Monthly Archives: May 2018

Remember Who You Are: Shakespeare’s Lion King

Simba, son of the strongest lion king of the animal kingdom Mufasa and his wife Sarabi, will inherit the Kingship of the Pride Lands. But his jealous uncle Scar wants to take away from him what is rightfully his—his family, his kingdom, his pride. After the long years, the Ghost of Simba’s father tries to point him the right way… Continue reading

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“What a Legend Needs”

Guy Ritchie’s King Arthur: Legend of the Sword does not feature a quest for the Holy Grail. Not once does someone in it sing about how fun it is to be happily-ever-aftering in Camelot. You won’t find a single Roman cavalry officer who wants to retire. It has no young Viking princes seeking a spot at the round table. And Merlin? He gets name-checked a few times, and there’s one shot of him in a flashback, but that’s it. Lancelot and Guinevere don’t even get a mention. Continue reading

The Shape of Water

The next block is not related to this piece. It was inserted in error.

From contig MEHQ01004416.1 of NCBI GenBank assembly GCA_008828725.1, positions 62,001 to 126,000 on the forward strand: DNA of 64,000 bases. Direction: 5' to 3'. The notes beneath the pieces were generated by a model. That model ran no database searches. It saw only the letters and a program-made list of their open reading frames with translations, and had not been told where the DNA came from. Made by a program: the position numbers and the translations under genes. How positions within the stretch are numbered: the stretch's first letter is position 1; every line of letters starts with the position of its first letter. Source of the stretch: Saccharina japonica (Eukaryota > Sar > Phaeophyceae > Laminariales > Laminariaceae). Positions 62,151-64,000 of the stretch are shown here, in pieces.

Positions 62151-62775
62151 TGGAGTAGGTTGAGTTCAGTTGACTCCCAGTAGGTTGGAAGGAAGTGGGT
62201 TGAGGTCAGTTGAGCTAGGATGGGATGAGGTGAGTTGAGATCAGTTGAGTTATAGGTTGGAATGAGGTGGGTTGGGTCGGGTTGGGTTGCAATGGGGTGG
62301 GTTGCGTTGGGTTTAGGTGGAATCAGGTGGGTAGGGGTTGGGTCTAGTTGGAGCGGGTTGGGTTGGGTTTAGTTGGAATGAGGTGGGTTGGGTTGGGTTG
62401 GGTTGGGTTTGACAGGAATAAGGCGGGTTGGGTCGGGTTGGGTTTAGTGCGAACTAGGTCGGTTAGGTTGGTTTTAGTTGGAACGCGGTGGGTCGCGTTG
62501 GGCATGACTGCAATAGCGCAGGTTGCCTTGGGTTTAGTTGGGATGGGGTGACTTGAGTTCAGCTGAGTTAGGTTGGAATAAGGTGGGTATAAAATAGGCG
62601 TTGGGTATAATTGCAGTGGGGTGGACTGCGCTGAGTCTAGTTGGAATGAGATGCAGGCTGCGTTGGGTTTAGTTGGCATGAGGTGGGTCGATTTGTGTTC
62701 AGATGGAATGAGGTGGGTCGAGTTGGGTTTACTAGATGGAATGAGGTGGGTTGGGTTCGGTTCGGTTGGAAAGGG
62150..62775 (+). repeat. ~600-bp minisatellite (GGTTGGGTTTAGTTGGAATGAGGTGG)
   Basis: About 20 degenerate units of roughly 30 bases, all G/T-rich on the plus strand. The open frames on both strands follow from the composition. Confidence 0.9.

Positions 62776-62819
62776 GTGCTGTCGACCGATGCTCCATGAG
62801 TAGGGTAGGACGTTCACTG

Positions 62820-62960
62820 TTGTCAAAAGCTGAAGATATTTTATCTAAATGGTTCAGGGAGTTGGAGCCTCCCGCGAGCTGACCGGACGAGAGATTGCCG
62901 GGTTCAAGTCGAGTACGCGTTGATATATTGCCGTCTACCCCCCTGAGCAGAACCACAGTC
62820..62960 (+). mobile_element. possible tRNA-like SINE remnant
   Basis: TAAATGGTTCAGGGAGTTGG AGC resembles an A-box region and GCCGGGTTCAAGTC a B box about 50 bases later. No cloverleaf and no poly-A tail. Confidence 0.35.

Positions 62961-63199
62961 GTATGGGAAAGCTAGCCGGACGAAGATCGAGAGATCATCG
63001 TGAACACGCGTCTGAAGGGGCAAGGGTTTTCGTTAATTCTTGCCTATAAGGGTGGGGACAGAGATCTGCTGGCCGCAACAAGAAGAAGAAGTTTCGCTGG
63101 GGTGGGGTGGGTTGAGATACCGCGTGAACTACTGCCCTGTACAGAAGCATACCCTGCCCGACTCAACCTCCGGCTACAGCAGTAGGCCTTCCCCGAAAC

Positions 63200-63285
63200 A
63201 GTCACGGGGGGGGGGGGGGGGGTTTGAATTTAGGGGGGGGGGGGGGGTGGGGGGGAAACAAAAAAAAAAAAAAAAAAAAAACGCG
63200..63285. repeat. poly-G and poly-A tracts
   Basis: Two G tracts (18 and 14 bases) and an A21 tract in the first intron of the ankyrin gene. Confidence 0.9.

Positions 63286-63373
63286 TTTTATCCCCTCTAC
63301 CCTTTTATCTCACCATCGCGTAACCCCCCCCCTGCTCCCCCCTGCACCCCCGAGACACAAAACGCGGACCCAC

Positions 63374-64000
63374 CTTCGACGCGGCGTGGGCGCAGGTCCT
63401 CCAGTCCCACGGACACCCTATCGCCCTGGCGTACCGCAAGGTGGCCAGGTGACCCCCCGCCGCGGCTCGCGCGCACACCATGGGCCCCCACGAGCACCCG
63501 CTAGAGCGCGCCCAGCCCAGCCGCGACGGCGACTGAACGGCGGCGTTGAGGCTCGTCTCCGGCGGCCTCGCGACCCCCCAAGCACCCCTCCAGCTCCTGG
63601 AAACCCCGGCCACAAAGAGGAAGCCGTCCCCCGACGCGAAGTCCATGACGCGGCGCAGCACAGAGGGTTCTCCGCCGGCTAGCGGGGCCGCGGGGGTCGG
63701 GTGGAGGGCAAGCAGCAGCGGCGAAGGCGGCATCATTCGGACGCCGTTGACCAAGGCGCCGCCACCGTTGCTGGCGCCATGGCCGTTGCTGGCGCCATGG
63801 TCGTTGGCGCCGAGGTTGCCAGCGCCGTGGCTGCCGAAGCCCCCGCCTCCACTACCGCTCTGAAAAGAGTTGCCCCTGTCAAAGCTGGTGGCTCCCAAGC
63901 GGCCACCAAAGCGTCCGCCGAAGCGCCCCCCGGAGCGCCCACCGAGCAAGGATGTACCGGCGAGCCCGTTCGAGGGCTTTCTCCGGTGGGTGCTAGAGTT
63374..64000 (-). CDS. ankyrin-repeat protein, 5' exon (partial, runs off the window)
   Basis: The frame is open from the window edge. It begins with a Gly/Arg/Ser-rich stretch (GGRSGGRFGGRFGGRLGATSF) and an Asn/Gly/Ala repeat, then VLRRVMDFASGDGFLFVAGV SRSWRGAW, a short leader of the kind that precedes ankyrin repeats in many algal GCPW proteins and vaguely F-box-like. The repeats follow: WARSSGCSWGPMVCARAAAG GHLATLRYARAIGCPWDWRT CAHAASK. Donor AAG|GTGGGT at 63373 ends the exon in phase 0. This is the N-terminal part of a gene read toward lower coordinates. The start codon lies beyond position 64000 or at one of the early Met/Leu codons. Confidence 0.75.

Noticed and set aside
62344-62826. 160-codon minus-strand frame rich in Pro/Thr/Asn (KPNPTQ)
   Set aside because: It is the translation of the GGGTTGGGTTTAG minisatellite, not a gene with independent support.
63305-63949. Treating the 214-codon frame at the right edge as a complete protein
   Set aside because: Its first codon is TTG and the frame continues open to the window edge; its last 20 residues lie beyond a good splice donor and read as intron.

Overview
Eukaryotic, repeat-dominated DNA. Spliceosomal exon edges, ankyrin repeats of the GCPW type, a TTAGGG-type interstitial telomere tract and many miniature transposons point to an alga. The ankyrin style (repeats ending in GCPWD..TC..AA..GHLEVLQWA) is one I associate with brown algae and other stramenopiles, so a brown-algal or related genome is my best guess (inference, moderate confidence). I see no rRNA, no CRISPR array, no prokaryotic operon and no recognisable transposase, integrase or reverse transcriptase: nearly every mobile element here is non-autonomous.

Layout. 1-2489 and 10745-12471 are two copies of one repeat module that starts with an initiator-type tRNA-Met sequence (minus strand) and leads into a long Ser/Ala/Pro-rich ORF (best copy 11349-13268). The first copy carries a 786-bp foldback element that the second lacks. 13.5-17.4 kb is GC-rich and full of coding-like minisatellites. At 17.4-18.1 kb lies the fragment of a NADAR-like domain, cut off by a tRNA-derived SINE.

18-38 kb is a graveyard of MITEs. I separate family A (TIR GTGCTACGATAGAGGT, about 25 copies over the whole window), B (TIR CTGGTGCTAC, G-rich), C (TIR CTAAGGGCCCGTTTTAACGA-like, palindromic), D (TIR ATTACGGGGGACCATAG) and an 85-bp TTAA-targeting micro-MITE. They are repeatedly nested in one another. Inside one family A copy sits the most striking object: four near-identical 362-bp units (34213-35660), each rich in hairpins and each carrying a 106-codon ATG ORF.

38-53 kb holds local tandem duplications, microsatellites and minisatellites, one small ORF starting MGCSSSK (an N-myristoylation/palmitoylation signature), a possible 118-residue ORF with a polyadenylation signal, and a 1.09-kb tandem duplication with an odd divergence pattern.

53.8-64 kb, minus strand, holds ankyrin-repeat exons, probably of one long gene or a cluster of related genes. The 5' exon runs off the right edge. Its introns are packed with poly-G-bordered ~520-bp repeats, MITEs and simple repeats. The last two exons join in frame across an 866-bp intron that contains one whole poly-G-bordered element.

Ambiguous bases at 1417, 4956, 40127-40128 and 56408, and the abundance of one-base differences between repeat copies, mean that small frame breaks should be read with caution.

Women falling in love with monsters is nothing new. Beauty and the Beast is just that—a beautiful young woman falls in love with a monster and the power of true love turns the scary monster into a handsome prince. Even outside the realm of fairy tales, later stories such as The Phantom of the Opera, or the Francis Ford Coppola 1992 adaptation of Dracula had the female lead falling in love with a monster. Even then, the Phantom has the gift of music to woo Christine and Dracula can use his powers to turn into a handsome younger man. Continue reading

The Greatest Showman: Re-Imagining An American Myth

P.T. Barnum was an all-American scrapper, a self-built from the bottom up businessman of the highest caliber, a man who saw money-making opportunities everywhere he looked, and, was ahead of his time and in others, was very much a product of his times. Most famous for creating the recently retired Barnum & Bailey Circus, last year filmmakers took his life as loose inspiration for the crowd-pleasing, slow-burn box office smash, The Greatest Showman. Continue reading

In This Issue…

Writers have re-imagined stories for generations. Oral storytelling changed when written tales achieved popularity, and over the years, authors, directors, and playwrights have approached the same themes and topics with unique flourishes. From Hollywood remakes to a new twist on a familiar tale, this month we bring you an assortment of delightful stories made new… Continue reading